By Dan Christensen, BrowardBulldog.org
The embattled founder of financially-hobbled Pompano Beach body armor maker Point Bank Solutions refers to himself on his foundation’s website as a “Living Lifesaving Legend.”
But federal prosecutors say former Broward mogul David H. Brooks is a world-class crook responsible for an audacious $200 million corporate theft.
Brooks, forced out as CEO a year before his 2007 arrest, has been on trial for nearly six months in Central Islip, N.Y. on federal fraud and conspiracy charges. A writer for Vanity Fair has called it “the year’s most entertaining trial you’ve probably never heard of.”
The grand jury’s 61-page indictment describes a corporate chieftain gone wild. It boils down to this: Brooks looted his publicly traded company and burned through its cash like it was Monopoly money.
Point Blank, once known as DHB Industries, is a leading manufacturer of “bullet, fragmentation and stab resistant apparel and related ballistic accessories.” Its products are used by U.S. soldiers in Iraq and Afghanistan, as well as federal and state agents and local police.
In the middle of the trial, Point Blank filed for Chapter 11 bankruptcy protection in Wilmington, Delaware claiming assets of $64 million and debts of $68.5 million. The company blamed the filing on tight credit and “legal issues from former management” that it said were costing it $600,000 a month in legal fees.
Point Blank, which once employed about 1,500 people, had 920 employees at the end of last year. Its stock, which once traded as high as $20 on the American Stock Exchange, now sells for 25 cents on the pink sheets. You can see Point Blank’s website here.
Court records lay out Brook’s over-the-top lifestyle. He owned a Lear Jet, took fabulous vacations, threw lavish parties, paid for his then-wife’s facelift. He bought dozens of racehorses, a fleet of luxury cars and a treasure chest of showy jewelry – including a $100,000 diamond, ruby and sapphire-studded belt buckle in the shape of an American flag.
Brooks apparently had a kinky side, too. He used company money to hire prostitutes to service Point Blank’s board of directors, and spent more than $1,000 a month buying “large amounts of pornography for his son,” according to court papers filed by Assistant U.S. Attorney Christopher A. Ott.
Brooks, who faces more than 100 years in prison if convicted, now spends big on about three dozen lawyers. Court records indicate his legal tab is upward of $25 million a year.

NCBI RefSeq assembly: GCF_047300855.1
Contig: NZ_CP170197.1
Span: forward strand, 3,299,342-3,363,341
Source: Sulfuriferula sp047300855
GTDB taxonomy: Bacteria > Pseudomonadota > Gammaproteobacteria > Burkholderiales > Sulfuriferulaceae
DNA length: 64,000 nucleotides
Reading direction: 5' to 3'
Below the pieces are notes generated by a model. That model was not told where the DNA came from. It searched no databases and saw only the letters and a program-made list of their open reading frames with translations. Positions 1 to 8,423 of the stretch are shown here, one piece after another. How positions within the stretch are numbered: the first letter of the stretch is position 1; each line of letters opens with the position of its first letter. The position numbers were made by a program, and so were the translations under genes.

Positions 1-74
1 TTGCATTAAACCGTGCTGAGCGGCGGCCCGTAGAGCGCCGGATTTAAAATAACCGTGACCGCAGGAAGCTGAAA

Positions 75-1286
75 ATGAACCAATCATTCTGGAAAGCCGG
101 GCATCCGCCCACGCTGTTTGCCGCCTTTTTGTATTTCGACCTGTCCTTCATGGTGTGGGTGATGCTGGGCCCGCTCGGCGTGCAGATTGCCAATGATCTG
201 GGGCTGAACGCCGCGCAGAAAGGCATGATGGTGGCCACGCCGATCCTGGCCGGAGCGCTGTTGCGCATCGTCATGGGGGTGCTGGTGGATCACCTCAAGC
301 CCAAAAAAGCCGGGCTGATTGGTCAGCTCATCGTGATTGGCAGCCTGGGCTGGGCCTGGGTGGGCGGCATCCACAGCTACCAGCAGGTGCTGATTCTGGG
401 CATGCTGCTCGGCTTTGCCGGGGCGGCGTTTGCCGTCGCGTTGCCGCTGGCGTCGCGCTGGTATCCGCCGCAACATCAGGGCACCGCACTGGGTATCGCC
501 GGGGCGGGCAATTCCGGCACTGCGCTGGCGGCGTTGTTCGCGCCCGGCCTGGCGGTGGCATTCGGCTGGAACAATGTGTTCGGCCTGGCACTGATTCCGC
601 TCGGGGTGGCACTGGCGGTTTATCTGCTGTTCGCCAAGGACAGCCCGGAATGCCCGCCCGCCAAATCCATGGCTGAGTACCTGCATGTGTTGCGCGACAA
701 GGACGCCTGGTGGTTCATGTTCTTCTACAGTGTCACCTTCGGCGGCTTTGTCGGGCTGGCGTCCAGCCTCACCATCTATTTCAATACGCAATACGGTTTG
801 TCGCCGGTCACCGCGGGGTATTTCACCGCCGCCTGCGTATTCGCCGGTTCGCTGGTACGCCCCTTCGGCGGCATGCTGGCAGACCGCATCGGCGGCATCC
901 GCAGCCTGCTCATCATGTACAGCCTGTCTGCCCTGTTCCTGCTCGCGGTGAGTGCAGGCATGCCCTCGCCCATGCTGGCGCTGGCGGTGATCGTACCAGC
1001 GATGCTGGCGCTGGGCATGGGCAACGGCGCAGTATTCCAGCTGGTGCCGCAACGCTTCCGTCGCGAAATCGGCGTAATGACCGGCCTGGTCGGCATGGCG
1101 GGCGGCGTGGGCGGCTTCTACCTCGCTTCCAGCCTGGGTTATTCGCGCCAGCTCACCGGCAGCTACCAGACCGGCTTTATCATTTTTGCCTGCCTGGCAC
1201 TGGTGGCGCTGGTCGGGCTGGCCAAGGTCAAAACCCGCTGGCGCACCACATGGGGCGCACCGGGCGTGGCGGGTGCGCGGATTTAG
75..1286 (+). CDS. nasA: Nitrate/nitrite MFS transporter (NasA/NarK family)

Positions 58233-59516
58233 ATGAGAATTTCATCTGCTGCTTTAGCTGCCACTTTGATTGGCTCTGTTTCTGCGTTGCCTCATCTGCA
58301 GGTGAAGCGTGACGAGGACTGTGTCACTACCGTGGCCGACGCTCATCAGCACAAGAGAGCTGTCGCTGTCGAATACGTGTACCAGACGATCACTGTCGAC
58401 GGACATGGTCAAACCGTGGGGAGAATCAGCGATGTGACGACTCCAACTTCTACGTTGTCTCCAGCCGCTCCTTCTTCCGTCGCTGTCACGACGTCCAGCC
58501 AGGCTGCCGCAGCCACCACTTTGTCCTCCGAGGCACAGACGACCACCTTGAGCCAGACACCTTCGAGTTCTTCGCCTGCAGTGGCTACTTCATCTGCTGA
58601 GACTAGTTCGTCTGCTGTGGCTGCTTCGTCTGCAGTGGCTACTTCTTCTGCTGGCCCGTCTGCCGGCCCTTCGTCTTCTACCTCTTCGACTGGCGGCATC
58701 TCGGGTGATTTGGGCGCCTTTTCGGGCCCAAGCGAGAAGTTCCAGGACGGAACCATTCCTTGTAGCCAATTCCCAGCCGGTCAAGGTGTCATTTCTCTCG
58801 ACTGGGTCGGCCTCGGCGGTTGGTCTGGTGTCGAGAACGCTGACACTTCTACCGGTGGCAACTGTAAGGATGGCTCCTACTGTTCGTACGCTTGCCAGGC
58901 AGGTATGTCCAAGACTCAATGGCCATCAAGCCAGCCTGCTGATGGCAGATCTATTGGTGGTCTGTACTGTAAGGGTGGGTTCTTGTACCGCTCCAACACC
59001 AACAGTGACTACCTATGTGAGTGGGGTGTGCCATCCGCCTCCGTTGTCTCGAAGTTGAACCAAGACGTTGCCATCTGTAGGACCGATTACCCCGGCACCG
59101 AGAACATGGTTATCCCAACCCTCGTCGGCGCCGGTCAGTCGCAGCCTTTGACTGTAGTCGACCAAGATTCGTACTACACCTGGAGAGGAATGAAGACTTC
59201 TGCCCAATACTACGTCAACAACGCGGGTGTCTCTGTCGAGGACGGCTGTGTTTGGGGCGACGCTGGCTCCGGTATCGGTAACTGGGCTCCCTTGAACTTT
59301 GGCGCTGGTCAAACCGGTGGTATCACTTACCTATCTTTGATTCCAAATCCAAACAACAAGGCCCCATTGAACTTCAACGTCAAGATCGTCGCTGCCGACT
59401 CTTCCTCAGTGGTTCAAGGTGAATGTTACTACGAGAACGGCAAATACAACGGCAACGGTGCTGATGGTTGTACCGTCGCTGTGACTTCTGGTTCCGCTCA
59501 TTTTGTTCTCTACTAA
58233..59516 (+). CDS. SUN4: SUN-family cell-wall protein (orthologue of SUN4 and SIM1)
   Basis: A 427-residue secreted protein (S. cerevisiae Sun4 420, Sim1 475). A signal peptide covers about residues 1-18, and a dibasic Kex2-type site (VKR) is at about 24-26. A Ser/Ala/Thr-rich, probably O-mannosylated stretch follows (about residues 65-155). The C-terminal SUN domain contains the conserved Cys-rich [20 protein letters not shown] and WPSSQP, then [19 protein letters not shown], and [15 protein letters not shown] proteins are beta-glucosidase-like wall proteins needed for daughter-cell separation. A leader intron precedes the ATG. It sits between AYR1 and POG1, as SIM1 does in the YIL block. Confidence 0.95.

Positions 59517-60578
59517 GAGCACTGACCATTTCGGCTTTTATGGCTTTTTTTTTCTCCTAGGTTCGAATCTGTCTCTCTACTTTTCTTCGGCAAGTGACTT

The trial, which began Jan. 20, has been awash in waves of rancor. In April, Brooks was cited for contempt of court by Judge Joanna Seybert. In May, the judge threatened one defense lawyer with sanctions for being disrespectful, according to Newsday.
The government says Brooks, trading on inside information, made $185.3 million when he sold at the stock’s high of about $20 a share in 2004. He and other company officials allegedly dumped the stock after pumping it up with rosy forecasts and phony asset valuations that made the operation appear more profitable that it actually was.
“The goal of this scheme was to ensure that DHB consistently reported gross profit margins of 27 percent or more and increased earnings, to correspond to the expectations of professional stock analysts,” government court filings say.
Co-defendant Sandra Hatfield, Point Blank’s ex-chief operating officer, made around $5 million in the same insider scheme, the government says.
They and Point Blank chief financial officer Dawn Schlegel managed to cover up what they were doing for a time by making fraudulent entries in the company’s books and lying to auditors, the government says.
Schlegel later became a key witness against her former colleagues. She pleaded guilty to conspiracy to defraud the government and conspiracy to conceal tax information and faces 10 years in prison.
Hatfield, a former Pompano Beach resident, remains free on bond. But Brooks, who owns an oceanfront condo in Boca Raton, has been jailed since a week before the trial started.
Brooks had been released on a whopping $400 million bond in early 2008. That bond was revoked, however, after the FBI convinced the judge that Brooks had violated the conditions of bond by secretly transferring up to $300 million into bank accounts in San Marino, a tiny independent state within Italy.
Brooks’ lead defense counsel, Kenneth Ravenell of Baltimore, Md., declined comment.
The case is expected to go to a jury later this month.